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Tomas Berdych on final push for ATP Finals, travel and more from China

In a special to Tomas Berdych, with contributor James Pham, writes from Shenzhen about his travel, interests, Weibo account and goals for the end of the 2015 season.

SHENZHEN, CHINA – Tomas Berdych is widely known as “Bird Man,” but lately his propensity to post on social media—including Weibo, China’s version of Twitter—has earned him the nickname, “Internet Addict Boy" in China. Berdych arrived in China in Monday and is the top seed at the Shenzhen Open this week as the ATP kicks off its three week, five-tournament Asian circuit. In a special to, Berdych sat down with contributor James Pham to write about his travels, interests and final push towards the year-end finals in London. 

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Hello from Shenzhen! I arrived on Sunday evening and when I got to the hotel, I quickly went to the gym to get my body going a bit after a long trip from Europe. Then had a good sleep, woke up in the morning, and again, did a little warm up in the gym and came to the courts to have a practice in the afternoon. They’re very fast and I’m getting used to it after coming from Europe, so it’s good to be here.


Some players deal with time zone changes better than others. I’m lucky that I deal with time changes pretty well. Sometimes it can be brutal, changing from indoors coming to outdoors where it’s hot and humid. You don’t have much time to get used to it, but in the end, it’s the same for all of us. You need to keep yourself very organized, meaning what to eat and when to eat, and when you have to go to sleep, you really have to go to sleep. Sometimes you say to yourself that you’re not really tired when it’s time to go to sleep, but when it’s 3 a.m. in the morning and you have to get up the next day, you have to be really professional and strict with yourself.

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​I usually have a good time in China and have seen good results, winning in Beijing in 2011 and runner-up last year, so I’m going to try to follow up on that. I’ll try to do my best, to have a good week—one by one, all the way for the title in Shenzhen. But my goal, my plan is to secure a berth at the World Tour Finals. Every week, there will be a lot of opponents who are going to try to not make it successful for me, but that’s fine. It would be ideal after leaving China, the last tournament here, to have it secured and to make this goal happen.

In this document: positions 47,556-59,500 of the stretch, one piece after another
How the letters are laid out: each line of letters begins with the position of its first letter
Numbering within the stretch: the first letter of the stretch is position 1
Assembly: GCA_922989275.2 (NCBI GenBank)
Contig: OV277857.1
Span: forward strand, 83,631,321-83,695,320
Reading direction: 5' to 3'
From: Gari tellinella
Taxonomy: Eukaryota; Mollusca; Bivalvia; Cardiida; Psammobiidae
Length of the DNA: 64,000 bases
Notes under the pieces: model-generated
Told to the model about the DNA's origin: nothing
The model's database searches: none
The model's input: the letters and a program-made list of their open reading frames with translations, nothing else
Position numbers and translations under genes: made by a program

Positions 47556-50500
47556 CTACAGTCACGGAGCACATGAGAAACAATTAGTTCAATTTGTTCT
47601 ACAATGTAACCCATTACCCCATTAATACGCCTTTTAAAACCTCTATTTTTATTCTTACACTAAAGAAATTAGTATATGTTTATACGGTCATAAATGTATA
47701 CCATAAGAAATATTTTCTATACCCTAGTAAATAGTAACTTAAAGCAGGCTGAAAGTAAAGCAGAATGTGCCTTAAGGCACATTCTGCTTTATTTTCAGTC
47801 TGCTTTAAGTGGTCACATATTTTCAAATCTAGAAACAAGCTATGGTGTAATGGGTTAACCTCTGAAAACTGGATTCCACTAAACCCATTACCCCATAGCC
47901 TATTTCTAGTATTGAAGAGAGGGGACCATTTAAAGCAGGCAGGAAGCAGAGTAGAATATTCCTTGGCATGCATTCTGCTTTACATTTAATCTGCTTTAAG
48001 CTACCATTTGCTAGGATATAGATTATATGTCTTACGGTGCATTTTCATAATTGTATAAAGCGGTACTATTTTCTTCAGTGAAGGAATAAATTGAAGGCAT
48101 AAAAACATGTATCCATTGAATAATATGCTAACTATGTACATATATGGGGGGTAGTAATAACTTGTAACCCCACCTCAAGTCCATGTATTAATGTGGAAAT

I started off the year well, but haven’t had great results lately. Nobody wants to lose. I’m just trying to do the same things that I was doing at the beginning of the year. The season is very long and it’s always the same thing. When you’re winning, it’s all fine; it’s how it’s supposed to be. But when you lose a couple of matches then everybody keeps asking the same questions. I know some people will say it’s because of getting married, but it’s definitely not a distraction at all. I think it has nothing to do with my career. It’s just another step in my personal life, like my interest in fashion.

Fashion is part of my wife Ester’s life and as a woman, of course, she likes to dress nicely. She likes to follow trends and stuff, so I also like to follow fashion, but not too crazy; it’s something that I like to look at. I know a lot of people talk about what I wear. You’ll always find positive and negative reactions. In the end, I’m working with a designer team. It’s the way they want to come up with the collection and they’ll ask whether I like it or not and we can maybe change some small things but it’s not the way that I would be making the whole collection. But in the end, I think they’re succeeding at what they want. If you look at it, it’s only me who can create some talk about fashion, even if it’s positive or negative. Because when you look at the others, it’s pretty much the same. So that’s the goal with H&M, to be seen, to be talked about.

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That’s also why I like social media. I even got help from a Chinese friend a few years ago to join China's version of Twitter, Weibo. I’ll have a lot of chances to be on Weibo because I’m playing three tournaments in a row in China. I think it’s a good way to bring some insight besides just being on the tennis court that the fans can see and follow. Trying to keep it entertaining all the time is a bit of a challenge but I like trying to bring my fans something extra as well as on the tennis courts. I don’t know if it makes me a more popular player or not—I think that depends on whoever is following. But I think that it’s a different way how you can express yourself because most of the time what people can see is you just being on the tennis court and you can’t really show something else than being really focused and really trying to play because tennis is trying to win every point. In the end, this could be quite boring for spectators, so this is a good way to show something else—what you like to do, how’s your personality, and I think that’s a good opportunity.